Having just watched Scott Hicks’ biographical documentary, Glass: A Portrait of Philip in Twelve Parts, I’m reminded that one of the things I’ve always found intriguing about Glass is the curious way his work blurs the line between the popular and the cerebral. He seems as home writing film scores and occasional music such as the Sesame Street piece below, as he is writing symphonies and operas.
I’d always assumed this was partly to do with his relatively unconventional career trajectory – until well after Einstein on the Beach was a hit he was still working as a taxi driver, for a time before they fell out, he and Steve Reich ran a moving business together, and I’m sure everyone has heard the anecdote about him installing a dishwasher in the apartment of a suitably appalled Robert Hughes during his time working as a plumber (in Hicks’ film they reproduce a comic strip in which Hughes is identified as “art critic John Hughes” which might be a deliberate slight but is probably just a fortuitous mistake). A career which so deliberately eschewed the conventional path for a composer and performer must, I’d always assumed, bring not only its own financial pressures but a preparedness to step outside the traditional parameters of high and low art. But interestingly, in The Rest is Noise, Alex Ross’ history of twentieth century music, he suggests it is as easily understood in historical terms:
“Riley, Reich and Glass came to be called minimalists, although they are better understood as the continuation of a circuitous, difficult-to-name development in American music that dated back tot he early years of the century, and more often than not took root on the West Coast. This alternative canon includes Henry Cowell and Lou Harrison, who drew on non-Western traditions and built up a hypnotic atmosphere through insistent repetition; Morton Feldman, who distributed minimal parcels of sound over long durations; and La Monte Young, who made music from long, buzzing drones. All of them in one way or another set aside a premise that had governed classical composition for centuries – the conception of music as a self-contained linguistic activity that develops relationships among discrete thematic characters over a well-marked period of time. This music was, by contrast, open-ended, potentially limitless.
“It was a purely American art, free of modernist angst and inflected with pop optimism . . . Reich and his colleagues borrowed from popular music, especially from bebop and modern jazz, and they affected pop music in turn”.
It seems curious to me that even now Glass is so routinely derided. How anyone could engage with the beauty and intelligence and rigour of his work and not be affected is difficult to understand, not least because it isn’t really necessary to take on the major works to appreciate him: the sheer profusion of his work means that often the details and the seemingly throwaway moments are – ironically, given that his music is so much about the construction of soundscapes – themselves things of extraordinary beauty.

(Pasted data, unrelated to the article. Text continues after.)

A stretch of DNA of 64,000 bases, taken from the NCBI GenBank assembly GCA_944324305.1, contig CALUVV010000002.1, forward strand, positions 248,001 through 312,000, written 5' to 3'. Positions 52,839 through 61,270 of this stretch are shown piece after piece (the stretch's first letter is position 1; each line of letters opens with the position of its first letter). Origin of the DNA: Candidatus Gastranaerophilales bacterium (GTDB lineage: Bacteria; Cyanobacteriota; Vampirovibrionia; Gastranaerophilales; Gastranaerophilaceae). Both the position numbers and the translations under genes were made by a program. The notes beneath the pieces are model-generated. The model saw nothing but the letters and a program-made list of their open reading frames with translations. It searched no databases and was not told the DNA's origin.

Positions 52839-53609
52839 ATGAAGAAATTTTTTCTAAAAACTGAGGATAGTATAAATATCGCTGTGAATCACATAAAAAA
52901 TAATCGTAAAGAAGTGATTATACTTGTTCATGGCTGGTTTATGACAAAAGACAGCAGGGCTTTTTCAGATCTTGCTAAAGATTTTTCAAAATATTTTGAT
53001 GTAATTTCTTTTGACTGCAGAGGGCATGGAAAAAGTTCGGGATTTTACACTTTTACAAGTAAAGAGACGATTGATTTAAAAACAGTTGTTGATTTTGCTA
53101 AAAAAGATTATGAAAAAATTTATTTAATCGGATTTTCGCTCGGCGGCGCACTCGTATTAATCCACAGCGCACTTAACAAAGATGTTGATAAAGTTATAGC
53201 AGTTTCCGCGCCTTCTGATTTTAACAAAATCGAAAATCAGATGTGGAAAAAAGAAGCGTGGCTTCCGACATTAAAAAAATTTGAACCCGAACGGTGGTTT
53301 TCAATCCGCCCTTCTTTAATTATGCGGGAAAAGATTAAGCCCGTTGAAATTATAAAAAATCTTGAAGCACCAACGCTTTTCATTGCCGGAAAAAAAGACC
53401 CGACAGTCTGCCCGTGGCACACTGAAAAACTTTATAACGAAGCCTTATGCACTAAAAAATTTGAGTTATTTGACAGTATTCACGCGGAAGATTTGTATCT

But – and I think this is what I wanted to say to begin with – it was particularly fascinating to hear Glass speak about his process in Hicks’ film, and the sense that he often doesn’t know what a piece – even, or especially a major piece – is about until quite a long way into the process, a feeling I’m sure any writer knows very well (as indeed they know the worry Glass jokes about, that you may not realize what it’s about until it’s being performed). But I was particularly touched by his remark immediately afterwards, that for all that he is used to working with this uncertainty, sometimes for younger artists it can be terrifying.
Oddly, given all this, Glass has more than intellectual interest for me. When I was writing The Resurrectionist I listened to Glass a lot, not just for the hypnotic effect of the music, but because there was something in the way the pieces worked as larger cycles I wanted to understand, and use. And it must have worked. When I met my French translators (brothers, who work together, and lovely guys, both of them) in 2007, they asked me whether I’d listened to much music when I was writing the book. Yes, I said, Radiohead’s Kid A when I was writing the sections in the centre in which Gabriel loses his mind, but mostly Philip Glass. And at this last they began to laugh. ‘We knew it,’ they said. ‘We’ve been doing the translation listening to Philip Glass and we knew you’d been doing the same’.
Glass must be 71 now, but in 2007, when he turned 70, The Guardian ran this piece which is well worth reading.
Here, in one of the odder cross-pollinations, is a segment from Sesame Street which used Glass’ music.
And for good measure, here’s Branka Parlic playing one of my favourite pieces of Glass’ music, Metamorphosis One.
And here, out of interest, is the trailer for Glass: A Portrait of Philip in Twelve Parts.